If you have a board that connects a 2 wire XLINKS to the XTAG2 or 2 UART pins you can use them instead of using the JTAG chain.
Using the UART you need a thread running a small UARTserver on the tile connected to the XTAG2.

I'm not updated with the status of the latest code for this, and it was a year since I played with this. (I wrote a graphical console to my XDK instead, that I could print text to over channels)
User avatar
Bianco
XCore Expert
Posts: 754
Joined: Thu Dec 10, 2009 6:56 pm

Postby Bianco » Fri Mar 08, 2013 5:05 pm

Printing using JTAG may halt the complete core and thus may mess up your timing.
You can use the XMOS xScope functionality, a real UART or something else.
I prefer to buffer the values that I want to print and print them at a later time.
User avatar
segher
XCore Expert
Posts: 843
Joined: Sun Jul 11, 2010 1:31 am

Postby segher » Fri Mar 08, 2013 7:24 pm

A streaming channel is not non-blocking.

A "normal" XC channel does a little synchronisation dance before and
after every transaction, so that the transaction is only done when both
sides of the channel are ready for it (each side waits until the other is
ready). This isn't done for streaming channels.

But streaming channels can still block. If your channel goes via an
external link, it will block when credits run out (so you have e.g.
64 bytes written that are not sent out yet -- external links are
quite slow compared to internal links). It's even easier to block an
internal link: the buffer is only 8 bytes (IIRC). So if the other end
isn't currently reading from the channel, your writes to it will soon
block.

The usual solution to this is to have a separate thread that constantly
reads from the channel, writing the data to some buffer; and another
thread that reads from the buffer, writing it to your debug device.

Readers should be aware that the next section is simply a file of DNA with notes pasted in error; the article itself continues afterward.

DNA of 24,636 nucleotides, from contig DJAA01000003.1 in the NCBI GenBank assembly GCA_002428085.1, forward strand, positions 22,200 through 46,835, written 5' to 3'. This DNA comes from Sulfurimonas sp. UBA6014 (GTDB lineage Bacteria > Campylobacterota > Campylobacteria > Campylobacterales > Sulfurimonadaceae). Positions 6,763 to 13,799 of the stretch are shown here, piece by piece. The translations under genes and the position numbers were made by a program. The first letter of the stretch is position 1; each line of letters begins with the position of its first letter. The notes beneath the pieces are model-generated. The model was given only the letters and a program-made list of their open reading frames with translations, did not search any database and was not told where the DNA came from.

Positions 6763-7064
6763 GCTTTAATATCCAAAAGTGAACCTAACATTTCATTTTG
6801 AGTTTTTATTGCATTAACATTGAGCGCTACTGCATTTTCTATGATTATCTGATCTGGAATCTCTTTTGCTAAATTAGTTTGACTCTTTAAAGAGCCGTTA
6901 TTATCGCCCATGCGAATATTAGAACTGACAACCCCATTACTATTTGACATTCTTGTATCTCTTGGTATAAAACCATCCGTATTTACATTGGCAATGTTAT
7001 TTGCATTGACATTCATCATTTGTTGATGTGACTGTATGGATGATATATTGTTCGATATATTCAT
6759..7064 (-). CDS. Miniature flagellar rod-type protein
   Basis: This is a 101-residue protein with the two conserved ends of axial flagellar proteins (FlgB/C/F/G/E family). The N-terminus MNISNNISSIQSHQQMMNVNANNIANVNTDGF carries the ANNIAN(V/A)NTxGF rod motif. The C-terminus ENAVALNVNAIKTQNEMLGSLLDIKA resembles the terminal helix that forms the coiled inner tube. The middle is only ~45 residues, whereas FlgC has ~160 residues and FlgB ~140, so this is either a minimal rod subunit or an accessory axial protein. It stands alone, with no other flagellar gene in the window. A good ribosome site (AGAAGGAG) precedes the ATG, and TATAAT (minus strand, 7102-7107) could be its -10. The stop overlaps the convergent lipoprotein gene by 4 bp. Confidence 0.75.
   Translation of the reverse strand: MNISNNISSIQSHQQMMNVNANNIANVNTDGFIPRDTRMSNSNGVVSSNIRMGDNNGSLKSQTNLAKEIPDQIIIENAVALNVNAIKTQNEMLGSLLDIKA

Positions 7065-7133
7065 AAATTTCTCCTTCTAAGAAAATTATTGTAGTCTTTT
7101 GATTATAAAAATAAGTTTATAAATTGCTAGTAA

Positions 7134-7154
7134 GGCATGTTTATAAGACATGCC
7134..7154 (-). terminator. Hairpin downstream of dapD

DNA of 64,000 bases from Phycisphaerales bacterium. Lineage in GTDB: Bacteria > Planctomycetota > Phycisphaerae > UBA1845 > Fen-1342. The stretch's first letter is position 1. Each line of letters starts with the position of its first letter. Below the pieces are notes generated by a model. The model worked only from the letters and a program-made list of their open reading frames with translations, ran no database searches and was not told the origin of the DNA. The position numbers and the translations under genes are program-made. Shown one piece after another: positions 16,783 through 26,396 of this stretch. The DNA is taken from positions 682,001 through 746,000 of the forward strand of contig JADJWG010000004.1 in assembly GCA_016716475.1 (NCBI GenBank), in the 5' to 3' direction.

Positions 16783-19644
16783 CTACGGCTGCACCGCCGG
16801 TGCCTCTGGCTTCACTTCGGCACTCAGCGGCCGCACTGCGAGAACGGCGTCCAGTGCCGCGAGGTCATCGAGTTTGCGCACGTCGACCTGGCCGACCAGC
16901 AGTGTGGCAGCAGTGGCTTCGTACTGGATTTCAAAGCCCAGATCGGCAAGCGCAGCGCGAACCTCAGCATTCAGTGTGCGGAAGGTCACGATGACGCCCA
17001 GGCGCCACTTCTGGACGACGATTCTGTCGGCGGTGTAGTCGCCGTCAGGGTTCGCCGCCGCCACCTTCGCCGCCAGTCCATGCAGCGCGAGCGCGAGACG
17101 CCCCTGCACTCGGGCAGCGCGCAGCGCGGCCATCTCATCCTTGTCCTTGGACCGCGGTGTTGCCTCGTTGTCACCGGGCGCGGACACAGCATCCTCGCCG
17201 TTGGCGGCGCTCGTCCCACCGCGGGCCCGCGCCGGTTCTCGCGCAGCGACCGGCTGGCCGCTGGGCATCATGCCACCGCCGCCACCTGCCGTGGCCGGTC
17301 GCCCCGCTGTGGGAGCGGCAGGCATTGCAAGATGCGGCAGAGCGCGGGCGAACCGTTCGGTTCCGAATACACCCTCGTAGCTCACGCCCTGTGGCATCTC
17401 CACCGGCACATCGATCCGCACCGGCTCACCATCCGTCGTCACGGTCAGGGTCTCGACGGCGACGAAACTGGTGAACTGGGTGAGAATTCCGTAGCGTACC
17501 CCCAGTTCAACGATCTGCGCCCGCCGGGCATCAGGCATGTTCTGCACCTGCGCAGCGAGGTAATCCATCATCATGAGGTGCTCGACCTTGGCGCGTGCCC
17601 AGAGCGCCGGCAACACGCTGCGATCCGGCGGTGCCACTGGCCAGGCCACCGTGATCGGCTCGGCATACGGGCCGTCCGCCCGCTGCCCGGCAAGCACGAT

You can of course multiplex these threads using events (XC "select",
etc.)
dimitris
Active Member
Posts: 37
Joined: Tue Feb 19, 2013 5:07 pm

Postby dimitris » Mon Mar 11, 2013 4:01 pm

Dear segher,
I like your idea more. I now have three routines, sense(), buf() and print(), but still I can't find a way that this won't block! Please excuse my "newbieness" and offer me some more context on how to solve these problems.
How can I read and print 64 integers and without blocking the reading process?

By internal link you mean the buffer used between two threads right?
User avatar
lilltroll
XCore Expert
Posts: 955
Joined: Fri Dec 11, 2009 3:53 am
Location: Sweden, Eskilstuna

Postby lilltroll » Tue Mar 12, 2013 7:18 pm

After verifying that each core was working by it's own it was easy to make things work.

Now I am Streaming 6250 (32-bit) ksamples/s from a L1-64 through a L1-128 to a L1-64, passing 2 steps of isolators, so far without any problem.
User avatar
segher
XCore Expert
Posts: 843
Joined: Sun Jul 11, 2010 1:31 am

Postby segher » Wed Mar 13, 2013 2:35 am

Hi Dimitris,

I'm not sure where your misunderstanding is. Maybe post your current
code?
dimitris wrote:By internal link you mean the buffer used between two threads right?
Yes, sorry. The buffers in the channel ends themselves.

Who is online

Users browsing this forum: No registered users and 1 guest